Sir James McKinnon, director-general of Ofgas, also accused the company of 'monopolistic attitudes' and of 'wriggling and squirming' over its price controls. He spoke of lethargy and resistance to change and of an 'era of tension' between British Gas and the watchdog.
Earlier this week, British Gas announced a price freeze from April, while claiming that it is entitled to make an increase 'in line with inflation'. Sir James said he had received scant information from the company on why the price had been frozen rather than cut. 'I am not prepared to accept that flimsy information,' he said.
Under its current price control formula, British Gas must keep price increases to inflation minus five percentage points, which should mean a cut of 2 per cent in gas bills. The company argued that factors including increases in gas costs - part of which it can pass on to customers - more than offset the inflation cap.
However, Ofgas said: 'If the company's gas purchasing costs rise then that may be a result of mismanagement by British Gas.'
Ofgas also accused the company of refusing to offer gas contracts to smaller customers, including schools and other publicly funded bodies. Greg McGregor, deputy director-general at Ofgas, said that contract customers can save around 20 per cent compared with customers paying normal tariff prices, but that British Gas will only offer contracts to very large customers - those using at least 25,000 therms a year.
Mr McGregor accused British Gas of enhancing its profitability by overcharging smaller customers. He said schools and local authorities were in constant contact with Ofgas demanding fair play. 'For schools that are strapped in their budgets it is understandable that they feel really aggrieved.'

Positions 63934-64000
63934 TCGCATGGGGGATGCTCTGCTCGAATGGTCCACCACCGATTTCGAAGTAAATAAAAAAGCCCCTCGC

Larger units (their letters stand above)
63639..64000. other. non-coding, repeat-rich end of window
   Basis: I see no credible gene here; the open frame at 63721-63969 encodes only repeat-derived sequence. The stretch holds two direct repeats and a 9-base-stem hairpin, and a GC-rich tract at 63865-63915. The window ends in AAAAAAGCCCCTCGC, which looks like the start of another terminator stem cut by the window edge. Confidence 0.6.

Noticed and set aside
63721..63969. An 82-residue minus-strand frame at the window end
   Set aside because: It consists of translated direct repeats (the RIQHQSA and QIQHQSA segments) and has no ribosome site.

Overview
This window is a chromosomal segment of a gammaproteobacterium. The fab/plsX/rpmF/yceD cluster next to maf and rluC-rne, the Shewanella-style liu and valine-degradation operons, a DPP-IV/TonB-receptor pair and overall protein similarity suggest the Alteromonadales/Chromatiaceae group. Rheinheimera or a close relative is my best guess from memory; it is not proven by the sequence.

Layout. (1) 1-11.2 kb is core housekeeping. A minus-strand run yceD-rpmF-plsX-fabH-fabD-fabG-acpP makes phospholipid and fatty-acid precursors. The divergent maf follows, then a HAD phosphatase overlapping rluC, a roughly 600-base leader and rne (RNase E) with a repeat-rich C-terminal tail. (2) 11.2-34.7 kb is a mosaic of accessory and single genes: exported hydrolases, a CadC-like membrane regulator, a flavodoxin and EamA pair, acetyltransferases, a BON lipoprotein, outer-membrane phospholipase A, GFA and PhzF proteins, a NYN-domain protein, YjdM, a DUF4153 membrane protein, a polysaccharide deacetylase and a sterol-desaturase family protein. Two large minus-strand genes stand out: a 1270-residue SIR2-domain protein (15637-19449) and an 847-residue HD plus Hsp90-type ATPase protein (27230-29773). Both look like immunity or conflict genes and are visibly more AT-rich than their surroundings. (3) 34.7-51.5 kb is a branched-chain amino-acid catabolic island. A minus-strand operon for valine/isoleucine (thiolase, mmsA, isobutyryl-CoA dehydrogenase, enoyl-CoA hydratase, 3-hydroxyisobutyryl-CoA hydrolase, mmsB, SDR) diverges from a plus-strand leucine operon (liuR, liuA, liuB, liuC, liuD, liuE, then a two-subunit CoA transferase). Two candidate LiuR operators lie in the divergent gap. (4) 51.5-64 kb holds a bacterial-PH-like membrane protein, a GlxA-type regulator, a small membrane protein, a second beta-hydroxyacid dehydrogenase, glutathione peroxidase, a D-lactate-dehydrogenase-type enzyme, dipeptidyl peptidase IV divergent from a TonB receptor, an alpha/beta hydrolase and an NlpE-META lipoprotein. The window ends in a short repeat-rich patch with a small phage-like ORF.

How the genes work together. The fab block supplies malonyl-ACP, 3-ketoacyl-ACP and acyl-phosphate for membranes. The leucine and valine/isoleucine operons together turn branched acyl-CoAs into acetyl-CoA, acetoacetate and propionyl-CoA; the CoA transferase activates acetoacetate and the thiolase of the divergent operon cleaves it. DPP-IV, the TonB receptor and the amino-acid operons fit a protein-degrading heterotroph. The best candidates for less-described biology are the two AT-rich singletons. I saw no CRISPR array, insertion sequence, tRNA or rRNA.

Sir James, who intends to leave Ofgas later this year, warned against any relaxation in the regulation of British Gas. Critics of regulation in the UK have called for changes in the system, but Sir James said: 'We fear that focus may be lost. You may not have the tension and acrimony but equally you may not have the results we have achieved.'
He believes that only constant pressure has achieved price reductions of 20 per cent for 18 million customers since 1986, and allowed significant competition in the industrial gas market. 'This is a classic case of failure to bring about a change in monopoly management culture,' he said.
The report said disputes over bills, service and related charges caused most trouble. In one case, a Birmingham woman received a bill for pounds 987 even though her only gas appliance was a cooker, and a couple from south London living on invalidity pensions were held liable by British Gas when pounds 100 was stolen from their meter.
The report drew a sharp response from British Gas, which said only one in 35,000 of its customers made a serious complaint. Ofgas attacked British Gas 'spin doctors' for playing down the significance of the increase.